Chinese anti-Zika prevention efforts worry US exporters

Container fumigation, pictured, could add extra costs for shippers, and the exact requirements for getting a Mosquito Eradication Certificate are uncertain.

Efforts by Chinese authorities seeking to prevent the spread of Zika by placing demands on the way containerized goods enter China have sparked concerns among U.S. exporters about added costs and delays, a trade group said Wednesday.

Shipping companies have alerted members of the Agriculture Transportation Coalition, which represents agriculture exporters, that they will need a Mosquito Eradication Certificate to ensure passage of goods into China, the organization said. Without it, the goods might be quarantined or forced to undergo “costly fumigation,” the coalition said in a release.

“(Members) are very concerned right now,” said Abigail Struxness, program manager for the coalition. “This potentially has the ability to delay delivery on time, and affordably, to customers. It could be an added expense. It could mean getting delayed at the fumigation facility.”

Shipping companies began alerting customers of the requirements recently, after China added the United States to the list of countries for which China requires incoming goods to be undergo anti-mosquito treatment.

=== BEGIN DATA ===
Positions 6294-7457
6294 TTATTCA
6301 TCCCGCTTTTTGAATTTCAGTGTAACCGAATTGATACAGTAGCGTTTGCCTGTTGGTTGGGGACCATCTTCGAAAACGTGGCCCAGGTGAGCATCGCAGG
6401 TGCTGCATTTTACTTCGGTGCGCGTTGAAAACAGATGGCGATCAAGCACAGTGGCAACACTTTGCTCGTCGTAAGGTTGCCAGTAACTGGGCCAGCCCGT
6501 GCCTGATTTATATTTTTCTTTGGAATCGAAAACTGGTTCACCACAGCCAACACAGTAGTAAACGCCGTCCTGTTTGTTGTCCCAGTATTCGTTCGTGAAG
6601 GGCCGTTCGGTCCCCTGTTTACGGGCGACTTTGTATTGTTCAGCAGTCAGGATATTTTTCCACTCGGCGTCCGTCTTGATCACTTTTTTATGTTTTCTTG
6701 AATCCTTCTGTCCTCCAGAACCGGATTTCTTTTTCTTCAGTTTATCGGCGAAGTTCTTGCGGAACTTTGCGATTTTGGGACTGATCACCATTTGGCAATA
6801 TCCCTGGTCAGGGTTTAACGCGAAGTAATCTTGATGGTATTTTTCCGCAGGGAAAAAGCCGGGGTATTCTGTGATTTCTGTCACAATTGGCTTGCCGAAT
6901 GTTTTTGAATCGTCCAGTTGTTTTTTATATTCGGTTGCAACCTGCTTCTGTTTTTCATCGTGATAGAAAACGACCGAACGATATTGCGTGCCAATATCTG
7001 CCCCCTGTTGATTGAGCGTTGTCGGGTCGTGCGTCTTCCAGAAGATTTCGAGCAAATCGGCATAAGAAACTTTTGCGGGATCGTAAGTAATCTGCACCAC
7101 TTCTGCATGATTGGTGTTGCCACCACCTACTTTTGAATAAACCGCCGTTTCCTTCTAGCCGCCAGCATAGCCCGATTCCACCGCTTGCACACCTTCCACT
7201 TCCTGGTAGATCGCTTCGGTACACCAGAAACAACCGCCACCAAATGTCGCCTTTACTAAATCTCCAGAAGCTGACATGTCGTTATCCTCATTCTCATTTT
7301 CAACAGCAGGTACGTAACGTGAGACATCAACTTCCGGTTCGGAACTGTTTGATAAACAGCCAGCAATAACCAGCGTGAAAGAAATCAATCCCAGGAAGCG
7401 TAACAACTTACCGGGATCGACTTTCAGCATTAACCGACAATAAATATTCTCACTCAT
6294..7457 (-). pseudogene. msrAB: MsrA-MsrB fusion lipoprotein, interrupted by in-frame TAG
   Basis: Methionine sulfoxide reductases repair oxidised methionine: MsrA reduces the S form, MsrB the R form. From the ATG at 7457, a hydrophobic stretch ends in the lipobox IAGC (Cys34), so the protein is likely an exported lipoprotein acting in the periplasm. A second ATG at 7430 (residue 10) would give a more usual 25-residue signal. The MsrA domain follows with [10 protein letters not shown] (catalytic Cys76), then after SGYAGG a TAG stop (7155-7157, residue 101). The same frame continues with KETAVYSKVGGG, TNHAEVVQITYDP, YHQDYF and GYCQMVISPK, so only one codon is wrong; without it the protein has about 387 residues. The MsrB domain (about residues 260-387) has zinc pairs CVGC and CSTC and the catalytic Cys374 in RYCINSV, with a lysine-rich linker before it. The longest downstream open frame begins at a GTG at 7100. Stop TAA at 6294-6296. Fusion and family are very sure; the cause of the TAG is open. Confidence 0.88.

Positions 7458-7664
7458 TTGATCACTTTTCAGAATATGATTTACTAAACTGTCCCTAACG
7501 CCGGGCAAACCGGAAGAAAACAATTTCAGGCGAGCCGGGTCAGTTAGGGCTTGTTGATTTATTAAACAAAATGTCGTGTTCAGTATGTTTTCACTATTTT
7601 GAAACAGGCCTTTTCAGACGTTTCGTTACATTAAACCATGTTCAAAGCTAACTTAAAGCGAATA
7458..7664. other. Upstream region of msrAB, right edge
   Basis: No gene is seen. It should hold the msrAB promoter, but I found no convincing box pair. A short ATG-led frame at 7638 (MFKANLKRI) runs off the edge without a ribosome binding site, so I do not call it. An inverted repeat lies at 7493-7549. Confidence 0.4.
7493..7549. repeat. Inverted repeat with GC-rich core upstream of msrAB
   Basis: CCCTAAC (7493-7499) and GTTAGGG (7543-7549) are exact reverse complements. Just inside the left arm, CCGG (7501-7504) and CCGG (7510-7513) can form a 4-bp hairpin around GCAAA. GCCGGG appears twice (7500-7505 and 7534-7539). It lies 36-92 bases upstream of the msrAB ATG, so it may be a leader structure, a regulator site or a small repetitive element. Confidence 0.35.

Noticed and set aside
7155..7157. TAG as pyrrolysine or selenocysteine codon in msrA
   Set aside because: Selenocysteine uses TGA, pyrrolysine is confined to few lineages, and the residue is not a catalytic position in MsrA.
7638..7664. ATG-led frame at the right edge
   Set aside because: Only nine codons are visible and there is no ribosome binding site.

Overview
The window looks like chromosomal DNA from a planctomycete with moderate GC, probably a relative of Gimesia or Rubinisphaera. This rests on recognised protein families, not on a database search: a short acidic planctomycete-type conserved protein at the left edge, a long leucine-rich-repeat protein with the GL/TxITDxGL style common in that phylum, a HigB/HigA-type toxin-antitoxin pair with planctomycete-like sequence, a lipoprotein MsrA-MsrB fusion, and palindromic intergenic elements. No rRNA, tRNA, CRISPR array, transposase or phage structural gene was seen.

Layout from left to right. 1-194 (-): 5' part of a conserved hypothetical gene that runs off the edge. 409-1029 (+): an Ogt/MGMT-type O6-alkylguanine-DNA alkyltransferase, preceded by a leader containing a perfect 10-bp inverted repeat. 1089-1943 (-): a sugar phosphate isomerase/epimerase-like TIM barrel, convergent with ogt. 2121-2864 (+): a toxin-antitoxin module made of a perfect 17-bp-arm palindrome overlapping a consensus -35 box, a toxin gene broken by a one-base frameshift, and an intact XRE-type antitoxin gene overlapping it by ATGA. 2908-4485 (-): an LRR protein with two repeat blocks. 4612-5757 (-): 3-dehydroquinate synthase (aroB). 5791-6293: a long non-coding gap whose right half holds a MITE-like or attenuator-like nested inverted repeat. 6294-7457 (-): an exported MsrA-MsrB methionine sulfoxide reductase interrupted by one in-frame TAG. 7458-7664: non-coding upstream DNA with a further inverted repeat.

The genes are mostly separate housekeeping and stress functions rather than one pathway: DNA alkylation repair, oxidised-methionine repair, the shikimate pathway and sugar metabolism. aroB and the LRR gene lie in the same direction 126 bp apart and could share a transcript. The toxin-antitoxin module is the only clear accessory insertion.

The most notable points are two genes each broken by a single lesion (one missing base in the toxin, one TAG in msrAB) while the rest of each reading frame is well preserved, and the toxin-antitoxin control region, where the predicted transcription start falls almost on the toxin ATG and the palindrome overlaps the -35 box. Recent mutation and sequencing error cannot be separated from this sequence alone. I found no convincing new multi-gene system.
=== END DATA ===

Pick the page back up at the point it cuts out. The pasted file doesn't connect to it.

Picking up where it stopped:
The coalition released a letter from Mediterranean Shipping Co., sent out today, alerting customers to the new requirement. The coalition also released a letter sent by APL in April, when the U.S. was not considered to have a Zika problem, that said without a mosquito eradication certificate issued prior to departure “vessels/containers will be instructed to perform eradication measures” under the supervision of the nearest Chinese Entry-Exit Inspection and Quarantine Bureau.

Part of the difficulty, however, is that it is not clear what are the fumigation requirements or what chemicals should be used, or who would issue the certificate, Struxness said. Moreover, she added, Zika is not yet a major issue in the U.S., and the main area of concern is limited mainly to Florida. Authorities have identified 21 cases there, according to published reports.

The MSC letter listed 31 countries in the Americas where Zika has been detected — among them Mexico, most of Central and South America, and parts of the Caribbean. The anti-mosquito measures are required by the Chinese authorities.

Contact Hugh R. Morley at Hugh.Morley@ihsmarkit.com and follow him on Twitter: @HughRMorley_JOC.